Bercow said his ruling, based on a convention dating back to 1604, should not be considered his last word and the government could bring forward a new proposition that was not the same as those already voted upon.

Because May must now spice any deal with additional legal and procedural innovation, Bercow’s ruling means she is likely to get just one more chance to put the deal to a vote.

Barclay, who last week said Britain should be unafraid of a no-deal exit, indicated the government was looking at different options and that circumstances, such an extension or a shift in support, would indicate a change in context.

“The speaker himself has pointed to possible solutions, he himself has said in earlier rulings we should not be bound by precedent,” Barclay said. “You can have the same motion but where the circumstances have changed.”

“The speaker himself has said that where the will of the House is for a certain course of action, then it is important that the will of the House is respected.”

Third vote?

Even before Bercow’s intervention, May was scrambling to rally support for her deal – which keeps close trading ties with the EU while leaving the bloc’s formal structures – after it was defeated by 230 votes in parliament on Jan. 15, and by 149 votes on March 12.

To get her deal through parliament, May must win over at least 75 lawmakers – dozens of rebels in her own Conservative Party, some Labour lawmakers, and the Northern Irish Democratic Unionist Party (DUP), which props up her minority government.

The biggest issue is the so-called Northern Irish border backstop, an insurance policy aimed at avoiding post-Brexit controls on the United Kingdom’s border with EU-member Ireland.

Many Brexiteers and the DUP are concerned the backstop will trap the United Kingdom in the EU’s orbit indefinitely, and have sought guarantees it will not.

The Financial Times said May had been told by senior colleagues she will have to set a timetable for her departure if she is to persuading many rebels to support her deal.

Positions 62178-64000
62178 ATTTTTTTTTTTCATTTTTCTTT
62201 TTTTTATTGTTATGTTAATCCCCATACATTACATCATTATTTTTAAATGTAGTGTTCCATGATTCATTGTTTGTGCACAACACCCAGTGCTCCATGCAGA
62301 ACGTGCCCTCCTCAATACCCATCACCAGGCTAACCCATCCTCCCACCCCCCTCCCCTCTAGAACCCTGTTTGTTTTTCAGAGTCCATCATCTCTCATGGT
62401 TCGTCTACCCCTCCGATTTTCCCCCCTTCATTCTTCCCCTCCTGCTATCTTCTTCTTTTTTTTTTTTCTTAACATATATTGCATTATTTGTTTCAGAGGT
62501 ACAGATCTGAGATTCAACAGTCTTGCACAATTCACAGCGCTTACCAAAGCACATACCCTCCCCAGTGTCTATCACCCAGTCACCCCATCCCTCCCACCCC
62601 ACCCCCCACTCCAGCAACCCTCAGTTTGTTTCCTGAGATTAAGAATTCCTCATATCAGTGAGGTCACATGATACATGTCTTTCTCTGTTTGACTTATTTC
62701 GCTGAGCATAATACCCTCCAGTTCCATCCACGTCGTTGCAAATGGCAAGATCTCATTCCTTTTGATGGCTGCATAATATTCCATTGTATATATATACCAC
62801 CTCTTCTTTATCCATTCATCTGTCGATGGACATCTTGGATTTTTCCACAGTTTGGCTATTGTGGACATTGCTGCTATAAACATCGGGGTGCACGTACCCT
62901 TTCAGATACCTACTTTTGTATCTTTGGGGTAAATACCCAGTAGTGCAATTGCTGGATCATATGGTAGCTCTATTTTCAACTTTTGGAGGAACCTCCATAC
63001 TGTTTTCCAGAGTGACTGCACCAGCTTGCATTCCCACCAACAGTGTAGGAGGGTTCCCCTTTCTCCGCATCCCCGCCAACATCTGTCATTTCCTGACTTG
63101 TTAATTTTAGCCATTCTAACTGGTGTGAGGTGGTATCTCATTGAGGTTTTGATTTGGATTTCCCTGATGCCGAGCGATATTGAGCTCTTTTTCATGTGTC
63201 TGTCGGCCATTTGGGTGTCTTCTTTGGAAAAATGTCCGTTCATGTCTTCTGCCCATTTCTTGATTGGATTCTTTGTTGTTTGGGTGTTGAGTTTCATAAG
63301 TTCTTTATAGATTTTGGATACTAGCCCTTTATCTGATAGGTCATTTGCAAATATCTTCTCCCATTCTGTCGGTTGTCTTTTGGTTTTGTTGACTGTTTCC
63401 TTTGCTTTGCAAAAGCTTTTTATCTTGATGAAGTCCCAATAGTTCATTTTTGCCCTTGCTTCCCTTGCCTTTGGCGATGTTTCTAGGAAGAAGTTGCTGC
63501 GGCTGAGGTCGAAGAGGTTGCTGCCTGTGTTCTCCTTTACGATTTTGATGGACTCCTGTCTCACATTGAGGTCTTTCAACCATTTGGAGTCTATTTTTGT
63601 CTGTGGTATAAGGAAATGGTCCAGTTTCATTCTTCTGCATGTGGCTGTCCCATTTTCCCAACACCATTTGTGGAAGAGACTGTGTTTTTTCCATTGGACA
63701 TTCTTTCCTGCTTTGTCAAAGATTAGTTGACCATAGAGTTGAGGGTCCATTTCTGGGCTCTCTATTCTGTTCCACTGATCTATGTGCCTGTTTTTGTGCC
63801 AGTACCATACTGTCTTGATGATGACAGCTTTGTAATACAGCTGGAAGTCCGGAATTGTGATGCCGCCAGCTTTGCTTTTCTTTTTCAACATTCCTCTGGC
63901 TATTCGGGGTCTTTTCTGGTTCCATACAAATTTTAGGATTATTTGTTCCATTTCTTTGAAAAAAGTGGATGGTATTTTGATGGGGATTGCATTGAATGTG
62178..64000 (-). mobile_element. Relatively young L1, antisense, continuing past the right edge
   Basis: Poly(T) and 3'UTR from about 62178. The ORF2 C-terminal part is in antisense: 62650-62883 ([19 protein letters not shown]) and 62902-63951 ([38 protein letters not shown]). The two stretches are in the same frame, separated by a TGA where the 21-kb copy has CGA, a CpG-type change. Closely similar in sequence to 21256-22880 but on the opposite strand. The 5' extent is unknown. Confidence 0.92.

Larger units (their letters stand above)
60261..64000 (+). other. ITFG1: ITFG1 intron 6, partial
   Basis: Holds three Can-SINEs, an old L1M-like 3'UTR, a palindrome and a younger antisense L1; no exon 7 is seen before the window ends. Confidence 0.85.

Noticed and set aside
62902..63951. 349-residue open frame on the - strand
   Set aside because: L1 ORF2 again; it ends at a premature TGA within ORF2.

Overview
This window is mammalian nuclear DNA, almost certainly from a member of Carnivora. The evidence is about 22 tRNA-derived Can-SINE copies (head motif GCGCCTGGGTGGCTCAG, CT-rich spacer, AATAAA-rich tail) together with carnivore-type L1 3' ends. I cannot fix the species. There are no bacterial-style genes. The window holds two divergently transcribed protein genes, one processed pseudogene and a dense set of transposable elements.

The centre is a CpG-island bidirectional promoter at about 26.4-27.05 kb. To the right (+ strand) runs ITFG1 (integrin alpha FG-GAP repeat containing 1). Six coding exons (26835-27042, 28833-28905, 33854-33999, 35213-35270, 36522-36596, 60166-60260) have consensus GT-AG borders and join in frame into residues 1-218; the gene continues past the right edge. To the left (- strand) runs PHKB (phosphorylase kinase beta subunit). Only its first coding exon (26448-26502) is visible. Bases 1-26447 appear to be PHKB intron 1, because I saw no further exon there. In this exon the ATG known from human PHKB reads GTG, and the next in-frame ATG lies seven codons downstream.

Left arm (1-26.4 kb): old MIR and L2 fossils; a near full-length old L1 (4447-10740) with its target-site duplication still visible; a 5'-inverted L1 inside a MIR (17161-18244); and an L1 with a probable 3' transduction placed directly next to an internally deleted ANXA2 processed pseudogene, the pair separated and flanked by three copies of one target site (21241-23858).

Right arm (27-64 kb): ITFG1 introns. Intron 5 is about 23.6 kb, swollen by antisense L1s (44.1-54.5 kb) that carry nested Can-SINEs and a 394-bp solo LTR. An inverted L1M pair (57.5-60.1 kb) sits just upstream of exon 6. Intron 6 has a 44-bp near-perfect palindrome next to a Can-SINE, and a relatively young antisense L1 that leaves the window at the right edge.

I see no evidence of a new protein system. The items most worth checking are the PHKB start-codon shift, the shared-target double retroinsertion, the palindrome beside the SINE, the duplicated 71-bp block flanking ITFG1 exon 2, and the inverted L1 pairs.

Barclay ruled out May asking Queen Elizabeth to cut short the entire parliamentary session, known as prorogation, saying involving the 92-year-old monarch in Brexit was a bad idea.

“The one thing everyone would agree on is that involving Her Majesty in any of the issues around Brexit is not the way forward, so I don’t see that a realistic option,” he said.

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Dutch Authorities Search For Motive in Tram Shooting

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Authorities in the Netherlands worked Tuesday to determine the motive behind a shooting on a tram that left three people dead and five others wounded in the city of Utrecht.

​Police arrested a suspect identified as 37-year-old Turkish-born Gokmen Tanis hours after a manhunt that lasted several hours Monday.

By Tuesday they said no direct link had been found between the suspect and the shooting victims.

In addition to the main suspect, two other people have been detained, but authorities have not detailed their possible roles in the attack.

Dutch Prime Minister Mark Rutte said Monday a terror attack “could not be excluded,” while the Turkish news agency Anadolu reported that relatives of Tanis in Turkey said the shooting could have been part of a family dispute.

A Dutch regional prosecutor said the suspect had previously been arrested in the Netherlands, but did not give further details.

Security has been increased at Dutch airports, as well as mosques. Schools in Utrecht have been closed, and residents were advised to stay home.

Political parties suspended campaigning for provincial elections scheduled for Wednesday that will also determine the makeup of the Dutch senate.

Utrecht is the fourth-largest city in the Netherlands, known for its canals and large student population. Gun violence in the city is rare, as it is across the Netherlands.